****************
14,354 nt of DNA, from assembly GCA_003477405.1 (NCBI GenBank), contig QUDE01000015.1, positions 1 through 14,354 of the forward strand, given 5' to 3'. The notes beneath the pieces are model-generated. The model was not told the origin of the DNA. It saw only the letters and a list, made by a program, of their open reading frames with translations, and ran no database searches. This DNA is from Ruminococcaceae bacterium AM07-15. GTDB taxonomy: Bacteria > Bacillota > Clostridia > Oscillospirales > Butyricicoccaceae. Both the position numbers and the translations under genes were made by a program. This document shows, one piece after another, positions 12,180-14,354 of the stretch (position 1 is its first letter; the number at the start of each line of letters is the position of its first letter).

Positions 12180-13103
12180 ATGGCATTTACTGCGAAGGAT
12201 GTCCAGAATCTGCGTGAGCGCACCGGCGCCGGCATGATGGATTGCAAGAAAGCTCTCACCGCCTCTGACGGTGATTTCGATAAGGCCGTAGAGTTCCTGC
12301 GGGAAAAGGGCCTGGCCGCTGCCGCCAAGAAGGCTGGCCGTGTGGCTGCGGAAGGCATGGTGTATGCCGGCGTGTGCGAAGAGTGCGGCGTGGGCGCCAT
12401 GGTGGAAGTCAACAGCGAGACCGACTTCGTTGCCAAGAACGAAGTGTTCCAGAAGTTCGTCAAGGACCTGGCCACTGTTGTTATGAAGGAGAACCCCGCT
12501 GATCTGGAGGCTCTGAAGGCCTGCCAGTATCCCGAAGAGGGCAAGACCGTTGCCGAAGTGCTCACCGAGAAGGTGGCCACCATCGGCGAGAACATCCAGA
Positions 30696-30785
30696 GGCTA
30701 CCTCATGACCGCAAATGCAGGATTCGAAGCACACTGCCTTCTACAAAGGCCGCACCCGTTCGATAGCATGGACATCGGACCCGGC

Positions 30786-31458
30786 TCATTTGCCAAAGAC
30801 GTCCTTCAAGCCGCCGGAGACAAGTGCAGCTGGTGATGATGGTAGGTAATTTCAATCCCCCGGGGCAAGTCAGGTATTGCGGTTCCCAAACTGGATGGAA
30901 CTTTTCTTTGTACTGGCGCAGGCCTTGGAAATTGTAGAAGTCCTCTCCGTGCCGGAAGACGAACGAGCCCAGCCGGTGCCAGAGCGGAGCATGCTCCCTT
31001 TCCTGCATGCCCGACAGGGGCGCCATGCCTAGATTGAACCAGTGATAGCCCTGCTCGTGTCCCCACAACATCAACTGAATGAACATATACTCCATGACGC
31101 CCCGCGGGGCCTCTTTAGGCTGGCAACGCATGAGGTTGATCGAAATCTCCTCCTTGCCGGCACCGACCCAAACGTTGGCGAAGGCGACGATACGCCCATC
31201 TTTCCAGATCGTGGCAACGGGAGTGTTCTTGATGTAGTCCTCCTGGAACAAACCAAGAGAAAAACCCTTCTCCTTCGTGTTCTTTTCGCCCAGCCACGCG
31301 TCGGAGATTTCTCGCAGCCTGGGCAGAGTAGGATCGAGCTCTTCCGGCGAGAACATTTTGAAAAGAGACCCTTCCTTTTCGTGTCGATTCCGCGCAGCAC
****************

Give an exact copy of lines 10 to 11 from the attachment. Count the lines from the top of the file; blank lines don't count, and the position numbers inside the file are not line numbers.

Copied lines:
30701 CCTCATGACCGCAAATGCAGGATTCGAAGCACACTGCCTTCTACAAAGGCCGCACCCGTTCGATAGCATGGACATCGGACCCGGC

Positions 30786-31458